Abstract 16209: The Accuracy of Online Reporting by Major News Media Outlets on a Landmark Cardiovascular Prevention Trial
Introduction: Online media are becoming the primary source of health information for patients. There is little data on the accuracy of online reporting on major cardiovascular prevention trials. We evaluated the accuracy of news reporting on the PREDIMED cardiovascular prevention trial which assessed the efficacy of a Mediterranean diet on cardiovascular outcomes and achieved the highest media impact of all cardiovascular studies published in 2013.
Methods: We identified eight major news sources (AP, CNN, Daily Mail, Forbes, NBC News, New York Times, Reuters, Wall Street Journal) which reported on the trial and created a score sheet summarizing major findings, strengths and limitations as described in the published study. Each news article was analyzed by five independent scorers blinded to the news sources. Consensus scores among the review panel were used to estimate the accuracy of news reporting.
Results: None of the news sources mentioned all key points of the trial. Six news sources described fewer than four key points. Importantly, while all news sources mentioned the 30% risk reduction in patients on a Mediterranean diet, only three news articles explained that this was driven primarily by a lower incidence of stroke but that there was no significant reduction in the risk of myocardial infarction. Interestingly, news sources which elaborated on the stroke risk were more likely to mention sources of funding or potential conflicts of interest (p=0.04, Chi-square test).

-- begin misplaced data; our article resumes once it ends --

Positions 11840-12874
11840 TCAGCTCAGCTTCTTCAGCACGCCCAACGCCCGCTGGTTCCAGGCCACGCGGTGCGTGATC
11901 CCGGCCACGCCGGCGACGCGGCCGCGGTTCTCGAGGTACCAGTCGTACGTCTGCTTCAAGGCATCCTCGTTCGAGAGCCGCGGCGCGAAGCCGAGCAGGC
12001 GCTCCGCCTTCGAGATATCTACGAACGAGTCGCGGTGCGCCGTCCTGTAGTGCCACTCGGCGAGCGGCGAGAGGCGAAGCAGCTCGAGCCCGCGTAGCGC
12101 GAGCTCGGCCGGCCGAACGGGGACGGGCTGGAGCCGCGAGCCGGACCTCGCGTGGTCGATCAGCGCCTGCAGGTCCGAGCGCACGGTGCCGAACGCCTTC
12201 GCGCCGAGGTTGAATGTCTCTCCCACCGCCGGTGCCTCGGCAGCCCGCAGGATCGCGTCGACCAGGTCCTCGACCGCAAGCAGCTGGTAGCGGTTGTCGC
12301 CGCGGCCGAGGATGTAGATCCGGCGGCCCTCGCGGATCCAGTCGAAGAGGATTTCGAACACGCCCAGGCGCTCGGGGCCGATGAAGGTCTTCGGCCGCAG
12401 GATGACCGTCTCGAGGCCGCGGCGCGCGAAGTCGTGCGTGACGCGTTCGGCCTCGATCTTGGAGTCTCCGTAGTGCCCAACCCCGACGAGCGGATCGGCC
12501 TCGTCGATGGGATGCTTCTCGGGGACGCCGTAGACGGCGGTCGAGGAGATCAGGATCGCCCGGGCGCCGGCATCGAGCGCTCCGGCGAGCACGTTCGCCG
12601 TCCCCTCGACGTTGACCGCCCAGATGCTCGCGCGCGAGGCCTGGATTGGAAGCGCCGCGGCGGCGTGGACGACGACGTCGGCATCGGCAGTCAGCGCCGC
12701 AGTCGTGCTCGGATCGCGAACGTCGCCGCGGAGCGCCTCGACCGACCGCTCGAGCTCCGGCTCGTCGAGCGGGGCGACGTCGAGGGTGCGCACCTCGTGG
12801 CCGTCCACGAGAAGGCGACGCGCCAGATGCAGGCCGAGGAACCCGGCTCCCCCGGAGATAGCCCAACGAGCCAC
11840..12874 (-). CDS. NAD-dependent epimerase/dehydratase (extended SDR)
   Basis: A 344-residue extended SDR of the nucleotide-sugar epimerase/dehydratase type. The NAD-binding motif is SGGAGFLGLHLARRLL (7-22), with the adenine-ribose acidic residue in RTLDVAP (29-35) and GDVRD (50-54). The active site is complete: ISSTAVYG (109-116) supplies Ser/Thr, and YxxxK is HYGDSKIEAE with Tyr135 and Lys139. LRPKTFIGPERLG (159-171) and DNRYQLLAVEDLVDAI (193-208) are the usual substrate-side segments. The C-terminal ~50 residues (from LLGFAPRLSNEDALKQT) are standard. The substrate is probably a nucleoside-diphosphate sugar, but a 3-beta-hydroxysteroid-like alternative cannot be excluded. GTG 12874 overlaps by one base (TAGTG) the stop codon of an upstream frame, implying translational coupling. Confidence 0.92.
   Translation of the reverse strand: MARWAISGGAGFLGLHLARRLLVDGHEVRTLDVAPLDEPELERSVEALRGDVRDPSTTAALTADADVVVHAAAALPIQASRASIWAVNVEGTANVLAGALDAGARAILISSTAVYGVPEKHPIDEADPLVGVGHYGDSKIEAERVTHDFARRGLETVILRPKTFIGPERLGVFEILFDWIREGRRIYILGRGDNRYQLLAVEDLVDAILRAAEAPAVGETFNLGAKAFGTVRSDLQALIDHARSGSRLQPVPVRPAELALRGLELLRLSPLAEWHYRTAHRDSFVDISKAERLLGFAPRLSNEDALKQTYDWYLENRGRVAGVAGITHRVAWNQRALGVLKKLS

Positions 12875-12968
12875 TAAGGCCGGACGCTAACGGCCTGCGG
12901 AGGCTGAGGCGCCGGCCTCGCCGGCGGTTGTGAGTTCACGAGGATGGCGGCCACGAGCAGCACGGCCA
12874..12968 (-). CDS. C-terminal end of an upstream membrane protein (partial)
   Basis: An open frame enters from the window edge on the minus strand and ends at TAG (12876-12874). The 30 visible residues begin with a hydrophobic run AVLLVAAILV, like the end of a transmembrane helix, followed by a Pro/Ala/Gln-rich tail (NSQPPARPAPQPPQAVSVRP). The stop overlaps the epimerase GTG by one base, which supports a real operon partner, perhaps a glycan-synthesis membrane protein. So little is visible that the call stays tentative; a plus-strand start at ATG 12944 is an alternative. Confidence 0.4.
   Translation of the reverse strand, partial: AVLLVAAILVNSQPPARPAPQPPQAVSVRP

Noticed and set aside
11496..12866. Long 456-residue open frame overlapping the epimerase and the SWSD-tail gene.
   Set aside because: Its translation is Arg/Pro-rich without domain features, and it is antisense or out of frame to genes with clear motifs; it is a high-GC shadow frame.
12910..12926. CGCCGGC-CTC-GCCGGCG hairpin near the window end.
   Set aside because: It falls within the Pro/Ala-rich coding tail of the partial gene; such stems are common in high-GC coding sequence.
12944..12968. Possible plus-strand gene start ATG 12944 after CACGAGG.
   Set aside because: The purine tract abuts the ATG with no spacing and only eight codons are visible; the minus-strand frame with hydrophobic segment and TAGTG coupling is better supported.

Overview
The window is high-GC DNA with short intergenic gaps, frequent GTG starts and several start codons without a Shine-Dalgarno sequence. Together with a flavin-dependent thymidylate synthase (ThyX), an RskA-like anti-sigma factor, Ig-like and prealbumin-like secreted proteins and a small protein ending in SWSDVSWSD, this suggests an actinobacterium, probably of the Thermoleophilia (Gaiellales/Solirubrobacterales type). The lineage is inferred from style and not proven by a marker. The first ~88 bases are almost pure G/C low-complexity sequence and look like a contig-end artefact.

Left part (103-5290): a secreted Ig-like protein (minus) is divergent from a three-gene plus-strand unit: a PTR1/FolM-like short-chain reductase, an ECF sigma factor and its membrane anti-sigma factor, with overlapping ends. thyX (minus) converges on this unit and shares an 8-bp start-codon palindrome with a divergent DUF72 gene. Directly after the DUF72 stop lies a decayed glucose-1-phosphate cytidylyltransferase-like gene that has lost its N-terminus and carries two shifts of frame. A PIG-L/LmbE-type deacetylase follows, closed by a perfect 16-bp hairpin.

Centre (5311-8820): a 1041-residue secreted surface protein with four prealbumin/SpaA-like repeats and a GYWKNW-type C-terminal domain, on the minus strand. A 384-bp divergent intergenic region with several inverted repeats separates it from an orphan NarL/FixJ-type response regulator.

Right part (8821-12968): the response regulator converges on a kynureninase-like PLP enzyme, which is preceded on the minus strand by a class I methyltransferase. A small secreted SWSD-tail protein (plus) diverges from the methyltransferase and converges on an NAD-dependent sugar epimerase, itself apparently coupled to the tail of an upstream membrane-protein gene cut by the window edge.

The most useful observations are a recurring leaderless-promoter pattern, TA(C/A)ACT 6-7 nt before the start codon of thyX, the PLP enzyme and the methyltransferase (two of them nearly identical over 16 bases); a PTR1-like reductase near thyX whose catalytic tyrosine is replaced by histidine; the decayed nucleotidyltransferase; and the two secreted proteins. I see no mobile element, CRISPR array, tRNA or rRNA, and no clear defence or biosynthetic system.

Conclusions: Online news articles accurately reported key positive findings of a landmark cardiovascular prevention trial but failed to mention major limitations of the trial even though they were explicitly listed by the study authors. The 'positivity bias’ in health journalism identified in our study may exaggerate the clinical significance of trials in the eyes of patients, policy makers and health care professionals who rely on news sources to learn about cardiovascular prevention studies.
- Cardiovascular disease prevention
- Dietary guidance
- Patient education/teaching psychosocial aspects
Author Disclosures: V.S. Rangarajan: None. J.H. Lee: None. N. Sawlani: None. V. Arora: None. S. McGraw: None. A.A. Sovari: None. S. Yallapragada: None. J. Rehman: None.
- © 2014 by American Heart Association, Inc.